The Jesse Washington Memorial Service & My White Fragility
by Joel H. Scott
The Jesse Washington memorial service was a confluence of feelings for me. It was sobering, enlightening, liberating, divine… and it made me feel fragile. While I found myself wooed by the rhythmic interplay of words of lament and declarations of faith, (a faith that overcomes the longstanding shadows of hatred and egregious forms of violence), internally, I was struck by my feelings of fragility about my place at this service. I know I represent, both symbolically and historically, a form of unchecked dominance and power to underrepresented populations in this country. I’ve known this for a long time, but it is still uncomfortable for me. Rather than sit with my insecurity, I still prefer to focus on how much “progress” I’ve made in the past 15 years of work toward becoming a more “culturally competent educator.”
So during my intermittent discomfort throughout the service, I found myself thinking things like: “Yes, but this [lynching] happened 100 years ago. So much progress has been made this century…” and other similar self-soothing thoughts in response to my internal dissonance. This kind of thinking is what emerging scholars such as Robin DiAngelo describe as a form of “white fragility.” White fragility prevents empathic listening from occurring in critical discourse regarding equity and inclusion. Well-intentioned discussions addressing the delicate issues of racism, power and privilege are too often met by defensiveness, guilt, or the need to qualify, benchmark, or point to progress—all of which smell suspiciously like shame-avoidance.
This isn’t just occurring individually (as in my case at the memorial service), but institutionally. For example, during the service representatives of Waco were offered times to apologize to the family and community. The corporate declarations of “I’m sorry” turned quickly to descriptions of the new “progressive” Waco. In my opinion, these statements subtly overlooked the gravity of this occasion. And, while Waco may not hold egregious rallies today such as the one in 1916, our community, and our country, continues to trip itself up with “fear-of-the other” behaviors and attitudes that “disembody” people of color. Ta-Nehisi Coates describes this phenomenon poignantly in his recent book, Between the World and Me. Look no further than existing policies and practices that continue to disproportionately impact minority groups: the historic bias of standardized testing, the mass incarceration of African-American men, for-profit detention centers, predatory loan businesses, and the persistent misogyny and institutional racism plaguing many of our “prestigious” universities and organizations. All these things are part of an unfortunate mindset rooted in fear and fragility.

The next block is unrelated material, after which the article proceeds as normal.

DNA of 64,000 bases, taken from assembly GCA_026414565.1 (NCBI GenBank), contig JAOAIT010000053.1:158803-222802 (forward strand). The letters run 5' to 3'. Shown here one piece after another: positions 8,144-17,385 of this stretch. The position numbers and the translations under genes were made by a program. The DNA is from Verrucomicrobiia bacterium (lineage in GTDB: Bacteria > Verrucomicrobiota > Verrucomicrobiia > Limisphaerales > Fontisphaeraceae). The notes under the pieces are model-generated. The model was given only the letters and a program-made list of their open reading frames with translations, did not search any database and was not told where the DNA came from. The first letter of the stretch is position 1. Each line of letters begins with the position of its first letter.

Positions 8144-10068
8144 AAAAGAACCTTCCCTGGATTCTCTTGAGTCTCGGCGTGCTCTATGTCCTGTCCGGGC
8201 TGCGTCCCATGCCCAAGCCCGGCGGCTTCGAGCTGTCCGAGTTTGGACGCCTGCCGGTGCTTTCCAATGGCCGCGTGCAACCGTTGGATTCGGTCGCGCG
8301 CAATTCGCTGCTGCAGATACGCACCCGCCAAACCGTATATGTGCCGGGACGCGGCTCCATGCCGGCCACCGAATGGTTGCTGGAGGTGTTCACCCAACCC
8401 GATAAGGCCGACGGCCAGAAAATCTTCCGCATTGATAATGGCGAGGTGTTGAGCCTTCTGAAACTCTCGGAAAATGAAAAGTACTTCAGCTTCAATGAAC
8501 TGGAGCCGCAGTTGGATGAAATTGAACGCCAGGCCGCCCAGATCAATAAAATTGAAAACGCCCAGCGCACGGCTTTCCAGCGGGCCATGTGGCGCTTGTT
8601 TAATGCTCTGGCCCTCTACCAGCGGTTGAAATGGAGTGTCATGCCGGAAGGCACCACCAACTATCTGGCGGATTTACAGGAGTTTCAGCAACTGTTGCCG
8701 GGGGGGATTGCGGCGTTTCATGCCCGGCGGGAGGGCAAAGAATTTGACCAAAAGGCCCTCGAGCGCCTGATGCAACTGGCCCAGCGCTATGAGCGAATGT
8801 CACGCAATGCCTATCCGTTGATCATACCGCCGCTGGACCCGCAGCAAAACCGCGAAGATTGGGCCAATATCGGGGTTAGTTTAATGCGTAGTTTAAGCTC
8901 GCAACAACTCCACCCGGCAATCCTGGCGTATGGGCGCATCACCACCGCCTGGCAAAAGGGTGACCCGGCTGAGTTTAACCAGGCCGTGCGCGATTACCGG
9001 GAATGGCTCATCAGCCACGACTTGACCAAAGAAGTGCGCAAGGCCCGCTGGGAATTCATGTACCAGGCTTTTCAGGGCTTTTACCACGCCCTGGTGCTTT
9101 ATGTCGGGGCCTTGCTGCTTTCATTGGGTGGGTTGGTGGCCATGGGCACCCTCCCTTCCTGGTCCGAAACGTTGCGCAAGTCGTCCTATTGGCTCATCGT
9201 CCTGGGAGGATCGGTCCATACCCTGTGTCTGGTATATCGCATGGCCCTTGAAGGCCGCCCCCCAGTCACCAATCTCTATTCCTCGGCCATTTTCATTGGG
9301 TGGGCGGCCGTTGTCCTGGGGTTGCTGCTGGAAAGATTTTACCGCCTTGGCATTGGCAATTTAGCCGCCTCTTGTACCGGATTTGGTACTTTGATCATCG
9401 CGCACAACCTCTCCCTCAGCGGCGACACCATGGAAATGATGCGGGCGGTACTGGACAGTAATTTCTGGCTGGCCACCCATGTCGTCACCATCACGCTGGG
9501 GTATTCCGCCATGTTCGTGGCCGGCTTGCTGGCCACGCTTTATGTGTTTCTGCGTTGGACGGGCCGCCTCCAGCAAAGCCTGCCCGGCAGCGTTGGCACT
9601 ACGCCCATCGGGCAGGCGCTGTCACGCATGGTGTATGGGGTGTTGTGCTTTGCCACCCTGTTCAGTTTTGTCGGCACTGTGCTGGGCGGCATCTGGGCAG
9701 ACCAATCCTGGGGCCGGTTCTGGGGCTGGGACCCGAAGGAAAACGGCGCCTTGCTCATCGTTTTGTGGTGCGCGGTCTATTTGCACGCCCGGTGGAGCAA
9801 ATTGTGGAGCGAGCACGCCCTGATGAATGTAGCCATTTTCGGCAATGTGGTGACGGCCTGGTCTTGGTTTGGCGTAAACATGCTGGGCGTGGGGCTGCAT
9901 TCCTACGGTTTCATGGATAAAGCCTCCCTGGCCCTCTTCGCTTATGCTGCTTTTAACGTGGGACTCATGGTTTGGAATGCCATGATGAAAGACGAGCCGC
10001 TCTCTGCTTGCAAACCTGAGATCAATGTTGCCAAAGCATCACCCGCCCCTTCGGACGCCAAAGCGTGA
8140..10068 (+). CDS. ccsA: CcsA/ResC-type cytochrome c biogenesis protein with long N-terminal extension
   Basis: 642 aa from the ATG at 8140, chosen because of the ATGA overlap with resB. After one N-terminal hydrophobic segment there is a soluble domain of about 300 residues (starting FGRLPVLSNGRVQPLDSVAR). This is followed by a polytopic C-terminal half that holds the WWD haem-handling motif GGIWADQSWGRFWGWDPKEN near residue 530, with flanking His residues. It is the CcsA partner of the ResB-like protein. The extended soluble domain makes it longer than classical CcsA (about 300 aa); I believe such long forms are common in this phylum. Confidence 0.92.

Look, as a white male of current and historic privilege, I get it. No judgment here if you feel fragile when facing these truths. It’s uncomfortable to sit with these feelings without offering words of hope for humanity or citing current breakthroughs, especially when the event in question happened 100 years ago. But herein lies the tension: In order for personal transformation to stir, Critical Race and White Identity Development theories point to the need for living fully into this tension — without the crutch of self-serving cliché’s and well-intended suggestions. Living into this cognitive, moral, and spiritual tension is work!
- It means empathically listening to friends directly impacted by bias and prejudice.
- It means admitting to ourselves and others that we have biases (a natural human behavior , but one that becomes violent if it goes unchecked).
- It means working toward a deeper understanding of the ways we support prejudice and bias of all kinds through ignorance or silence.
- It means facilitating conversations with our children regarding their friendships and who they may intentionally or unintentionally exclude at school or church.
- It means studying culture, language, and/or music that we may not be naturally drawn to or interested in.
- If you are a Christian, it means wrestling with social gospel realities and inclusion at church.
- It means gently yet firmly redirecting or confronting conversations that are rooted in sweeping generalizations and fear-based perspectives.
People much smarter than I am who study racial reconciliation agree: to develop cultural competencies that can lead a city, a church, or an organization to greater equity, inclusion, and redemption is to live deeply into this tension. As such, I’m grateful for the privilege of attending the memorial service, grateful to be starkly reminded again of my own fragility. Writing this piece for ALW is one of a number of cathartic experiences I have had of late (including responding to my 10 year-old son’s questions about privilege, fear and violence in response to the Waco Horror and service) that are humbling reminders that I still have much to learn and do on the journey toward redemption.
*For a richly uncomfortable account of the Jesse Washington tragedy, I encourage all Wacoans to read The Waco Horror by Jesse Washington at http://theundefeated.com/features/the-waco-horror/
Joel Scott most recently served on faculty at Boston University. His scholarship is anchored in moral development with an eye toward higher education reform. After four years of commuting and 300,000 flyer miles, his family has decided to remain full-time in Waco. Joel is currently re-rooting, looking forward to backyard barbeques, driveway basketball, and living a more integrative life.
The Act Locally Waco blog publishes posts with a connection to these aspirations for Waco. If you are interested in writing for the Act Locally Waco Blog, please email email@example.com for more information.